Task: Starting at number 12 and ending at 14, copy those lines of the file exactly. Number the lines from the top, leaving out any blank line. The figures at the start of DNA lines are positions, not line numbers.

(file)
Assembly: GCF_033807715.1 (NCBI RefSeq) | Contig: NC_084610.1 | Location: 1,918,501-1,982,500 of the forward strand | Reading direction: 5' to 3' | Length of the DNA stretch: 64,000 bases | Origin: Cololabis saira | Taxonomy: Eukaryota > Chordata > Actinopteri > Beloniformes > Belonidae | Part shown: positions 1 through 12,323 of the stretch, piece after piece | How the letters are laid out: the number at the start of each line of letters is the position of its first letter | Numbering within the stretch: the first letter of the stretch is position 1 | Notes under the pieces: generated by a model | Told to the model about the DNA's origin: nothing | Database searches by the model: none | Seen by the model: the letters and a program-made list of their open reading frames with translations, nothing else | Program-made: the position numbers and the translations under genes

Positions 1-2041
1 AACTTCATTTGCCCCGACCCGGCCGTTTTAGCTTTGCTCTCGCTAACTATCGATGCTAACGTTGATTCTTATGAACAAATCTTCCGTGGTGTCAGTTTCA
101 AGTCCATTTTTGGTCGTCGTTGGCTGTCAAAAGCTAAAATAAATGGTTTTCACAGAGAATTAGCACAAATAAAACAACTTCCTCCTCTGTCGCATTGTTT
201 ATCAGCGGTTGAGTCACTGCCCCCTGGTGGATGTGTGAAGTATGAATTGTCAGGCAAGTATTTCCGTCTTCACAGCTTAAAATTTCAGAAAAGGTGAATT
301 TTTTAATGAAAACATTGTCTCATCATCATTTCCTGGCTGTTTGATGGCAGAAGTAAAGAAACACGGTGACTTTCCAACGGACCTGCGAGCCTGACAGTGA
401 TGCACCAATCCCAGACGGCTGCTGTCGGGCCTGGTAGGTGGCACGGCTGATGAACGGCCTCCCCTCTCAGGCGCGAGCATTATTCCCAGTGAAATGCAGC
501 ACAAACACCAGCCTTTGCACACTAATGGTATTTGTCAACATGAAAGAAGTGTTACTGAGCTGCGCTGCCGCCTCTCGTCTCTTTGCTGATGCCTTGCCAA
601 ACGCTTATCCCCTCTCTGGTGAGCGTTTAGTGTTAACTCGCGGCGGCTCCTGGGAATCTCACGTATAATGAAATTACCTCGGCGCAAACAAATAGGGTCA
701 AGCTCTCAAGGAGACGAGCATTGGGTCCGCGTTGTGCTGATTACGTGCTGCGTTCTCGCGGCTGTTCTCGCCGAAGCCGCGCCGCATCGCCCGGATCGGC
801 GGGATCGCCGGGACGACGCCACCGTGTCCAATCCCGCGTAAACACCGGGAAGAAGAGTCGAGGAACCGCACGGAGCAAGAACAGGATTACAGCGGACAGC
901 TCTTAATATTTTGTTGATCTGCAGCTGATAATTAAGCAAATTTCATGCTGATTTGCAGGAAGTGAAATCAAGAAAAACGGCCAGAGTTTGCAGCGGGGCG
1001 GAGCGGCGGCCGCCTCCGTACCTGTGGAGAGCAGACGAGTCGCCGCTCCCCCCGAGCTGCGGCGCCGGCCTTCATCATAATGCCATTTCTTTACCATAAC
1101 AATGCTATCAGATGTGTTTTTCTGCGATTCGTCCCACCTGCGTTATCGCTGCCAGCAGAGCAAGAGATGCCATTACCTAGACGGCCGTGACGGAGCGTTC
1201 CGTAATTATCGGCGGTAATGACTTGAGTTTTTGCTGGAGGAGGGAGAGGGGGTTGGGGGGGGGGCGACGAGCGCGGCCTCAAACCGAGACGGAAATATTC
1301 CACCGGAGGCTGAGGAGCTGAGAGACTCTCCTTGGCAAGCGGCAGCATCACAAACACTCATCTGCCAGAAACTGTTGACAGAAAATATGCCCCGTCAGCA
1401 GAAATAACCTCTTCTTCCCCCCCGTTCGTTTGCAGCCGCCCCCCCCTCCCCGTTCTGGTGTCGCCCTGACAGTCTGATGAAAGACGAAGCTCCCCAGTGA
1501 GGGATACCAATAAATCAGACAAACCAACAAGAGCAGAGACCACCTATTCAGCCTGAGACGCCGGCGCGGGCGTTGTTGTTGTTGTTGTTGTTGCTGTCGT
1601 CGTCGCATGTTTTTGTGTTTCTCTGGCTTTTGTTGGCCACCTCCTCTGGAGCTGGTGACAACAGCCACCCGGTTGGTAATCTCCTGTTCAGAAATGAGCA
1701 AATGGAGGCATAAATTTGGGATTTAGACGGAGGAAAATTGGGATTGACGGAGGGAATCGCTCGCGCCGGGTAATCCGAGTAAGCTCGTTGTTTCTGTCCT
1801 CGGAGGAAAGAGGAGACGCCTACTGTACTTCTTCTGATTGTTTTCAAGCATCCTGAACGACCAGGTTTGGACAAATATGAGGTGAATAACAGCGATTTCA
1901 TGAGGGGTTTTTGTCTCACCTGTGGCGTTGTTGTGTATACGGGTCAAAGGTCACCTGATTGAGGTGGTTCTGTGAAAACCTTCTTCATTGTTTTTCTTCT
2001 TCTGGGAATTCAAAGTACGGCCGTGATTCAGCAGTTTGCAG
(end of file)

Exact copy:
901 TCTTAATATTTTGTTGATCTGCAGCTGATAATTAAGCAAATTTCATGCTGATTTGCAGGAAGTGAAATCAAGAAAAACGGCCAGAGTTTGCAGCGGGGCG
1001 GAGCGGCGGCCGCCTCCGTACCTGTGGAGAGCAGACGAGTCGCCGCTCCCCCCGAGCTGCGGCGCCGGCCTTCATCATAATGCCATTTCTTTACCATAAC
1101 AATGCTATCAGATGTGTTTTTCTGCGATTCGTCCCACCTGCGTTATCGCTGCCAGCAGAGCAAGAGATGCCATTACCTAGACGGCCGTGACGGAGCGTTC